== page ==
We join a group of Chinese tourists - In the background the entrance to the Demilitarized Zone DMZ

Arriving at the KPA post just outside the DMZ we join a group of Chinese tourists. We were picked up by a soldier in his thirties – in charge of propaganda – who took us to the Armistice Talks Hall where negotiations were held from 1951 till the signing of the final ceasefire accord on 27 July 1953.

At the Armistice Talks Hall we got a lecture on the Korean war. The Chinese group applauded and agreed with the remarks of our North Korean soldier.

The Korean nation is divided along the 38th parallel into North and South Korea

As we had experienced before, Chinese tourists had more leeway and could move more freely which rubbed off on us two. Whatever the Chinese were allowed to do at the 38th parallel we could do also: we got more photo opportunities, were allowed to visit to the toilet in the official border building finding out that the toilets didn’t work because of electricity shortage.

I asked the North Korean army man when he would like to marry. He said “after reunification, maybe next year“. He thought it would not take longer than 2 to 3 years at the most. He would then go on honeymoon to the famous Cheju island in the South Korean sea.

North Koreans’ believe that KIM IL SUNG liberated them and that South Korea is still occupied by the US army up to now.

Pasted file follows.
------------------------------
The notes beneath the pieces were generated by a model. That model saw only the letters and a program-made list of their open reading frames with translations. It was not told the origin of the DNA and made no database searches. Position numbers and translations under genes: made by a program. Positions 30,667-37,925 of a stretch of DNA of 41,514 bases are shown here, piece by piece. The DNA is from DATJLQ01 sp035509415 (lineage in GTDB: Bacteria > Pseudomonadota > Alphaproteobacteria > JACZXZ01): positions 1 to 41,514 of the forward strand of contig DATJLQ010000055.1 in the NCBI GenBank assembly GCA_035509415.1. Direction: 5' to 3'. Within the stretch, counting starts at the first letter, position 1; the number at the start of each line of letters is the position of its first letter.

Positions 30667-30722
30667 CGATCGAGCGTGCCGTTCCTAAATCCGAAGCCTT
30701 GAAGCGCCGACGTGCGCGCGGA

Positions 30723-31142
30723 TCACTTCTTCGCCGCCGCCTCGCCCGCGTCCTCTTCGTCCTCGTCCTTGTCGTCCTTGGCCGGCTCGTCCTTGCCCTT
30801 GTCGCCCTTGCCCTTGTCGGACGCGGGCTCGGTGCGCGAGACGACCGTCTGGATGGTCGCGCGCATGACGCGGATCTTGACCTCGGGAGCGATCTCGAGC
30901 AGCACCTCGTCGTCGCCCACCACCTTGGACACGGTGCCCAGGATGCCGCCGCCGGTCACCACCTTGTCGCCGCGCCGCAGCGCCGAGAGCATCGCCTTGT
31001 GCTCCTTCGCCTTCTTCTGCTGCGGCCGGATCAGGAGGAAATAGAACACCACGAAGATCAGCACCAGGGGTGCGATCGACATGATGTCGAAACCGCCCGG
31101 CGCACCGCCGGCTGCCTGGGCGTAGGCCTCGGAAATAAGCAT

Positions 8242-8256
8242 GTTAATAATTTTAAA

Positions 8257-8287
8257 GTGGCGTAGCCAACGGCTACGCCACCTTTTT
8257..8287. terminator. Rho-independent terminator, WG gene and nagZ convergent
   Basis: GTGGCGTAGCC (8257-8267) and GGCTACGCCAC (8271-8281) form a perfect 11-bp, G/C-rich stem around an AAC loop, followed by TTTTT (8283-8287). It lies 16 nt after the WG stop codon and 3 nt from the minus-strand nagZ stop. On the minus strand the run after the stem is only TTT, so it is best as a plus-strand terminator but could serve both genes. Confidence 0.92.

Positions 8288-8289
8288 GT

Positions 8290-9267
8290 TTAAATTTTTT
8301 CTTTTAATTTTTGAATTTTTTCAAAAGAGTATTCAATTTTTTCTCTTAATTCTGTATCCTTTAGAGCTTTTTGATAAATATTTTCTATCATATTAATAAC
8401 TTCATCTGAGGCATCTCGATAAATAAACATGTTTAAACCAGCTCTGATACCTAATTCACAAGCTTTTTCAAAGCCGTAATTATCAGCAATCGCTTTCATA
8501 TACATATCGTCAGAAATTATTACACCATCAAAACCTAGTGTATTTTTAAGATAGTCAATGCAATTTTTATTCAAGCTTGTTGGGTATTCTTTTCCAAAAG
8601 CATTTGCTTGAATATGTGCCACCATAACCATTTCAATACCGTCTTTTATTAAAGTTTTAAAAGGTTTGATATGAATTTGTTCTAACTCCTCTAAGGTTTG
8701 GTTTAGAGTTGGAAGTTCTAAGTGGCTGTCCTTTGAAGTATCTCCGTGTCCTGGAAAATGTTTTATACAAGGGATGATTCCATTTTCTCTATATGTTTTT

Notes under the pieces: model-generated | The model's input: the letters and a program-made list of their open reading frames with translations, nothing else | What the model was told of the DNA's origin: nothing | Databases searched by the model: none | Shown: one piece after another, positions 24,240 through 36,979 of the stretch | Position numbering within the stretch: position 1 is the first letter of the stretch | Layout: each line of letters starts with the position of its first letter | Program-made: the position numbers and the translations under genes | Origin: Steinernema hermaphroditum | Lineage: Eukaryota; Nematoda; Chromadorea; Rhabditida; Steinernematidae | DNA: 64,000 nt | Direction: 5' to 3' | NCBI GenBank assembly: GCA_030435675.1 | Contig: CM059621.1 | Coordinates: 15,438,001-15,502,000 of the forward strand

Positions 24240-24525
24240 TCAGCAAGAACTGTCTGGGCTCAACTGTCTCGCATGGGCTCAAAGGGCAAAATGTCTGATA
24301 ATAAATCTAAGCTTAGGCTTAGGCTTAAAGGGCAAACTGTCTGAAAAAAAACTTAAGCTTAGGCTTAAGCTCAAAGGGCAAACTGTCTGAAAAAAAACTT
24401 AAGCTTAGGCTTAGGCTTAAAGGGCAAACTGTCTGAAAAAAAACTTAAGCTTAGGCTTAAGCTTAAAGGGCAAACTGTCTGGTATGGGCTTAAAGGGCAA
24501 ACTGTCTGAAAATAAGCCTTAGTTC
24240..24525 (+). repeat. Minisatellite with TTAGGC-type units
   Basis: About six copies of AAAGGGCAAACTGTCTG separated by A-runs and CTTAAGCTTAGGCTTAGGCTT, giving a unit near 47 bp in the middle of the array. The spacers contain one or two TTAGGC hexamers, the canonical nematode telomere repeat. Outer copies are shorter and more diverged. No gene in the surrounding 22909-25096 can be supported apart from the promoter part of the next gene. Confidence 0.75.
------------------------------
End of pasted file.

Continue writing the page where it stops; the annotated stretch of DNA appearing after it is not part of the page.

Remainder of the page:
Ursula in front of the North Korean version of the final armistice treaty which was signed on 27 July 1953. The text goes like this: “On July 27 1953, the American imperialists got down on their knees in front of the heroic North Korean people and signed here the ceasefire for the war they had provoked.“

To them, the Americans were – and still are – the aggressor who started the war but finally had to succumb to the North Korean forces. Of the two Koreas’ they believe, it is them who live in a free and democratic state since 1953.

The countryside at the 38th parallel

The eerily soundless environment oft he DMZ was only interrupted by our lively Chinese tourist group.

North Korean propaganda officer elaborates on Panmunjon DMZ with an illustration that totally belittles the death-zone and the extremely heavy fortified border strip which makes escaping impossible

It’s a unique experience to see things from a North Korean perspective. The population is hermetically cut of from all outside influence and can not imagine how different the world is outside of North Korea. In their opinion it is just a matter of time until the American aggressor is defeated and the capitalist system of South Korea collapses. It’s like somebody kicking the can down the road but the can is getting heavier, the distortions more difficult to hide. The danger of a total collapse of the systems shows itself in the military posturing and in the harsh Gulag style atmosphere within DPRK.

KIM IL SUNG’S Homecoming, DPRK